Fig. 2. Typical behavior of the solutions to the simplest linear scale differential equation (see Sect. 3.1.1). One obtains an asymptotic fractal (power-law resolution-dependent) behavior at either large or small scales, and a transition to scale-independence toward the classical domain (intermediate scales). The transitions are given by the Compton-de Broglie scale in the microscopic case and by the typical static radius of objects (galaxy radii, cluster cores) in the macroscopic case. Note that the microscopic and macroscopic plots actually correspond to two different kinds of experiments: in the microscopic case, the "window" is kept constant while the "resolution" is changed, leading to an increase toward small scales, ; in the macroscopic case, the fractal behavior shows itself by increasing the window for a fixed resolution , this leading to an increase toward large scales, .

Depending on the sign of , this solution represents either a small-scale fractal behavior (in which the scale variable is a resolution), broken at larger scales, or a large-scale fractal behavior (in which the scale variable would now represent a changing window for a fixed resolution ), broken at smaller scales.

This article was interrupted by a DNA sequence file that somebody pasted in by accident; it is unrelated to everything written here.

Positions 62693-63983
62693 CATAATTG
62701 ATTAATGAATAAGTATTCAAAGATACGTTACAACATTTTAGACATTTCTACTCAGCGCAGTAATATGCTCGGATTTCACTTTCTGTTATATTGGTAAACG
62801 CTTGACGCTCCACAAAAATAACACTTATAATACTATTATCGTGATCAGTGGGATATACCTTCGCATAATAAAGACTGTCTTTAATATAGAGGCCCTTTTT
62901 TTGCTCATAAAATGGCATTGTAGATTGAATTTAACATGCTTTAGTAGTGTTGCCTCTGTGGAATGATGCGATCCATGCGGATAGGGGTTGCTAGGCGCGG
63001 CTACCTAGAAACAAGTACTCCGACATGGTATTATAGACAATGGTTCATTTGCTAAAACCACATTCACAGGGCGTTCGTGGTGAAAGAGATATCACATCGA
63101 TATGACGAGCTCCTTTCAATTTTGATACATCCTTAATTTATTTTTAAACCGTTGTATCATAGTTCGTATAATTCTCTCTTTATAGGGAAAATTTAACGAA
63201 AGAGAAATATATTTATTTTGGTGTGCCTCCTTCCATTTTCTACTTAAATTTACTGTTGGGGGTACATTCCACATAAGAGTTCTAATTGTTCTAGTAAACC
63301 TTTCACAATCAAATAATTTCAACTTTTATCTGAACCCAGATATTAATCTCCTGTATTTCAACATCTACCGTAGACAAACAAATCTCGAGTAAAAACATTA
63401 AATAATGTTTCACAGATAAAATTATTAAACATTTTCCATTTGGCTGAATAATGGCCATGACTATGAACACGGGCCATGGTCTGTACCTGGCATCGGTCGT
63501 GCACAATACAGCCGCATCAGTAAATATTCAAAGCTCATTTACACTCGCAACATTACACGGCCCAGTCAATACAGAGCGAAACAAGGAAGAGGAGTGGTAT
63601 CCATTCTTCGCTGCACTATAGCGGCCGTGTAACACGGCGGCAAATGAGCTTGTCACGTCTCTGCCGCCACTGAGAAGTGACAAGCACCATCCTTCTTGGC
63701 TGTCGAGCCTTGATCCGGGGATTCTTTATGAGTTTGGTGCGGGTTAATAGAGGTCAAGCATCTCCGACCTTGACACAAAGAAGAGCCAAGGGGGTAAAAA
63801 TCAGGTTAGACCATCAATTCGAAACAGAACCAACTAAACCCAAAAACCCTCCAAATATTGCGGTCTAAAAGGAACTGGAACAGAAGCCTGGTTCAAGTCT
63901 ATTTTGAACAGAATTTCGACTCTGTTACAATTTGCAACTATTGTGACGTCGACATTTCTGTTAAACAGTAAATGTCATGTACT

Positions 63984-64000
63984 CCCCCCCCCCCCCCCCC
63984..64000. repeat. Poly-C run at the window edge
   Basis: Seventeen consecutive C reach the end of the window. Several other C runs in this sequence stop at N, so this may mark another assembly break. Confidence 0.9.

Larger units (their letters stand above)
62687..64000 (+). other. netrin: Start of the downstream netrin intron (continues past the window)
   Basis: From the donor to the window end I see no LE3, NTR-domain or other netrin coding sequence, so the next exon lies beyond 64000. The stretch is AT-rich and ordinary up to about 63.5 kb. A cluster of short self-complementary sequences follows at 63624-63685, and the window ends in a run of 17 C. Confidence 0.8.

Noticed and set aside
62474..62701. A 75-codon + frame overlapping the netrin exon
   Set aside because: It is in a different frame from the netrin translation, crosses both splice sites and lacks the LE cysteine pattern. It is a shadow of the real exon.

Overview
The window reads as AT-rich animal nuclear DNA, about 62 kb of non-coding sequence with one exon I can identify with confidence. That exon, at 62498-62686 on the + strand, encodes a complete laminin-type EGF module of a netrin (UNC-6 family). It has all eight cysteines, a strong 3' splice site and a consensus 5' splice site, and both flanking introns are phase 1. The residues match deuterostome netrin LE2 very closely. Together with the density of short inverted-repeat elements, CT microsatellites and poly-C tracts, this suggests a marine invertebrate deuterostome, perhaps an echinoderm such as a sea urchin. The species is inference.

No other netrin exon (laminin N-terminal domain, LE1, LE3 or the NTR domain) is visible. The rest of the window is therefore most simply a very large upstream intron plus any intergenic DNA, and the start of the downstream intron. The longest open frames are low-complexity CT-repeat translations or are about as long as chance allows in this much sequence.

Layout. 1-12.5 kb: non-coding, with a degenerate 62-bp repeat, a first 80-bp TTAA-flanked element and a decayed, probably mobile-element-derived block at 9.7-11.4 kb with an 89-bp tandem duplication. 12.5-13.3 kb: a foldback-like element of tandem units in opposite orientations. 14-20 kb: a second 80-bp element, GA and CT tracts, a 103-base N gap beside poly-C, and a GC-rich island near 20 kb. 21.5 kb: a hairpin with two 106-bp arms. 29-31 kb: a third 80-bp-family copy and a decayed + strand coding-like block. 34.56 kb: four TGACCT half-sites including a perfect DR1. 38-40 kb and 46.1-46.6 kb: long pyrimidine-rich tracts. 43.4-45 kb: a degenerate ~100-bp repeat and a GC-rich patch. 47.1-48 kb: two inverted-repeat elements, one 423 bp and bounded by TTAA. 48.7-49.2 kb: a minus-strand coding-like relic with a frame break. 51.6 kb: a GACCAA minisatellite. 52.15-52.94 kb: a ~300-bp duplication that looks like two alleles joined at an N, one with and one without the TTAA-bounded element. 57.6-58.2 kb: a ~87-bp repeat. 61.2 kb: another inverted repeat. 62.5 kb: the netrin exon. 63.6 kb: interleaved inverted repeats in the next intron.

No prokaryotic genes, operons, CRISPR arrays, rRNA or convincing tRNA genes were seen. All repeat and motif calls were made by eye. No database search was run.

The symmetry between the microscopic and the macroscopic domains can be even more directly seen from the properties of Eq. (12). Let us indeed transform the two variables and by inversion, i.e. and , we find that Eq. (12) becomes:

This is exactly the same equation up to the exchange of the constants a and c. In other words, Eq. (12) is covariant (i.e. form invariant) under the inversion transformation, which transforms the small scales into the large ones and reciprocally, but also the upper symmetry breaking scale into a lower one. Hence the inversion symmetry, which is clearly not achieved in nature at the level of the observed structures, may nevertheless be an exact symmetry at the level of the fundamental laws. This is confirmed by directly looking at the solutions of Eq. (12) keeping now the quadratic term, since they may include two transitions separating the scale space into 3 domains.